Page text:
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Old 12-20-2010, 04:45 PM   #1
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Blown Refrigerator and Furnance Fuse

On the last day camping this past weekend our TT furnace/fridge 12v 15amp fuse blew. The whole weekend we ran both the furnace and the fridge with out problems. We were connected to shore power. Didn't think it would be much of an issue at first, was prepared with spare 15amp ATC fuses. Quick fix, I thought. But it wasn't to be.

Not too sure of the steps to follow when replacing a fuse, I turned off both appliances, tripped the main circuit breaker in the TT distribution center, disconnected from shore power and disconnected the TT battery. All dead inside, no power anywhere. Replaced fuse, reversed the steps, shore power back on, battery back on, however by the time I got to the distribution center (even with the appliances still off) the new fuse was already blown. Not to be discouraged, I repeated the steps with a second fuse, same results.

Tech details:

TT is a 2011 FR Rockwood 2702SS
Dist Center is a CHENG WF-8955PEC
Furnace is a Suburban NT30SP 12v DC
Fridge is a Dometic DM2652RB (Gas and AC), however it needs 12v for control panel

The obvious (to me at least) is that some sort of electrical short must have developed over the weekend. Again both the furnace and the fridge ran w/o problems (cycling on/off normally) from Friday until Sunday night. The fridge and the furnace share a single 15amp ATC style DC fuse on the DC panel, (the fridge also has a 15amp AC breaker which didn't trip) so once the fuse blew both appliances quit working.

I'm well within my warranty period so I'm not too concern, however we are planning a couple more trips before the year is out so I can't afford to have it at the dealer. (I'm also smart enough to know the limits of my ability and not make a simple problem worse!)

I'm currently reviewing installation manuals for the dist center, furnace and fridge to identify the electrical connections. My idea is to isolate the two appliances from the distribution panel (and fuse) and determine which one is faulty. I can compensate without the furnace, but no so without the fridge.

Sorry for the long explanation, any help suggestions would be greatly appreciated.

frank
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Old 12-20-2010, 11:38 PM   #2
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Wow, this is a head scratcher.

I would start by isolating as much as I could items on that circuit and have plenty of 15 amp fuses on hand.

Unplug the fridge from AC and remove the 12 volt dc red lead from the converter to the fridge. You will need to use a small screwdriver to remove it from the back side of the 12VDC terminal block. Tape it with electrician's tape to ensure it does not short out. That should remove the Fridge as the source of the short circuit.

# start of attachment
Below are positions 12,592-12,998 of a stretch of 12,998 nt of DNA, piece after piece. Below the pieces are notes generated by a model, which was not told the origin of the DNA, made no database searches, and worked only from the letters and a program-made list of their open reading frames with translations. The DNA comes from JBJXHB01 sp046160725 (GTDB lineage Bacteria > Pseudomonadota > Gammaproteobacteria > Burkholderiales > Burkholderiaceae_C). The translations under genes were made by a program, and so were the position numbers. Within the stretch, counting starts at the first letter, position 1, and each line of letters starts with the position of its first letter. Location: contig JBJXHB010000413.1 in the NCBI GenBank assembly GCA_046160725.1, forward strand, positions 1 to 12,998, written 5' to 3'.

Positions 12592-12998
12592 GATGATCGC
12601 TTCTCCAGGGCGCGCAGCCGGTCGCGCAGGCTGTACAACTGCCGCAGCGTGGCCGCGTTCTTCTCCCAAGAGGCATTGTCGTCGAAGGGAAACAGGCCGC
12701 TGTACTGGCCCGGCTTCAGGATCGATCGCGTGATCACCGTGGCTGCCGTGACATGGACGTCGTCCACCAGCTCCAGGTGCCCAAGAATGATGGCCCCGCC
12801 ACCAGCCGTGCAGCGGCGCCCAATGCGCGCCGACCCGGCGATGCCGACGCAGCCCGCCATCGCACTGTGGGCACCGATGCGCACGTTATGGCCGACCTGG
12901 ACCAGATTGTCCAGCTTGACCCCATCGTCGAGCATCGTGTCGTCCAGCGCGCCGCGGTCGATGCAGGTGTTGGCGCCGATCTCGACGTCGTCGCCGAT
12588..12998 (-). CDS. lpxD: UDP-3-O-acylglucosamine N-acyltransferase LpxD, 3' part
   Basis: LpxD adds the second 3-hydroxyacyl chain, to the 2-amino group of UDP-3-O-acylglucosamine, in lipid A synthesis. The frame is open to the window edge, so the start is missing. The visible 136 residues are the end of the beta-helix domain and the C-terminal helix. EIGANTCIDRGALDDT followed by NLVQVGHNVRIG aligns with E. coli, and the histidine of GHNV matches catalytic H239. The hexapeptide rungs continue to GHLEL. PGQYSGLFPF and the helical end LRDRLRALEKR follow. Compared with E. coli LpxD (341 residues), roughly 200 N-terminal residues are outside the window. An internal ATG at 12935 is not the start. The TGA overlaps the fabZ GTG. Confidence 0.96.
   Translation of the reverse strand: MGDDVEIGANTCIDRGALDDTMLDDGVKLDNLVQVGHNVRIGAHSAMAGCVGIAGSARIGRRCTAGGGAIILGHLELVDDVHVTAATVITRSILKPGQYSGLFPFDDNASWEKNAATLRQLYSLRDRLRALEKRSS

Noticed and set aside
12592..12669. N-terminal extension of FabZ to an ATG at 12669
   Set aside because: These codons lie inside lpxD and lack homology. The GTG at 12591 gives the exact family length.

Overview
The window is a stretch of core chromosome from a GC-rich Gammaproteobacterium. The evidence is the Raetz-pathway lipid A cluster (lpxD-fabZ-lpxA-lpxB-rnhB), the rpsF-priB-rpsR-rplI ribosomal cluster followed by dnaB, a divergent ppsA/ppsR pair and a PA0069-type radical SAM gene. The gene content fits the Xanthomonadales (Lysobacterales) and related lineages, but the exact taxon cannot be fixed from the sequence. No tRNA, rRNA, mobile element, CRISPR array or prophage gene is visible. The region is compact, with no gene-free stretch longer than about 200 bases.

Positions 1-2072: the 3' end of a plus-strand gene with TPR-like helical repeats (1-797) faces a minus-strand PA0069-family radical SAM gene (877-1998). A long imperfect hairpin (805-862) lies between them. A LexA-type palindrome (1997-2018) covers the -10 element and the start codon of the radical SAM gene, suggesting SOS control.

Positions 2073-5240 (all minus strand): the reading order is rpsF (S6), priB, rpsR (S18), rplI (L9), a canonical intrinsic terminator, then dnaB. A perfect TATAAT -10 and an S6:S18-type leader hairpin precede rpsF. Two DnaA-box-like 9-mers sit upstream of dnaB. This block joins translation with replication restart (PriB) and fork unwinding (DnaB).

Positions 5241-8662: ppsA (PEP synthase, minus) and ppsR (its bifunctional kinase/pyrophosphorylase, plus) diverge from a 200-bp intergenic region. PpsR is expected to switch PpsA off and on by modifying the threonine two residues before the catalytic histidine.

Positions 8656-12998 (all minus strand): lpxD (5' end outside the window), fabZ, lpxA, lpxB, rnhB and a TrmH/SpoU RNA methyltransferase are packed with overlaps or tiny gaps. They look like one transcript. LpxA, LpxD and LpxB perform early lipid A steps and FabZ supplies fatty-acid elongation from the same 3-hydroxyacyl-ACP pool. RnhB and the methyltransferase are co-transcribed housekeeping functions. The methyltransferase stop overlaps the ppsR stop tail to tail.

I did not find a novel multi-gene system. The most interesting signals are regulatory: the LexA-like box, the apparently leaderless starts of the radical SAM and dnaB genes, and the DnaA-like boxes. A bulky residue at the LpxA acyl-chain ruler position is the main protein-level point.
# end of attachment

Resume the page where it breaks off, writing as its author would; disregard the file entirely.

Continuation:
Operation & Installation Manuals - Dometic

The heater should also be isolated by removing the red 12 VDC lead and taping it. Install a known good fuse and restore battery power. If the fuse blows again, you have eliminated the appliances as the source of the short. You have either a pinched wire or a failed converter.

A quick way to check the converter is to swap the power leads to an adjacent 15 amp dc circuit. If the fuse holds on the formerly bad circuit and the problem moves to a the new circuit, its in the wiring. If it stays on that fuse it is the converter.

If the fuse is good after eliminating the two appliances, then connect the heater only. Restore power. If the fuse holds the problem is the fridge control board. If it blows its the furnace control board.

Good Luck. If this seems over the top.
Make an appointment at the service center.
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Old 12-21-2010, 12:26 AM   #3
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I have seen "auto reset" circuit breakers that will plug in where an ATC fuse goes. These can be used to replace your fuses. They were around $6.00 each, in different sizes. May want to get one 15 amp and use it till this problem is solved. May be cheaper than a several fuses. Check Carquest, and your camper dealer.
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Old 12-21-2010, 08:34 AM   #4
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I do not recommend auto-resets for a fuse that trips for an unknown reason. He has a short in the harness or appliance somewhere.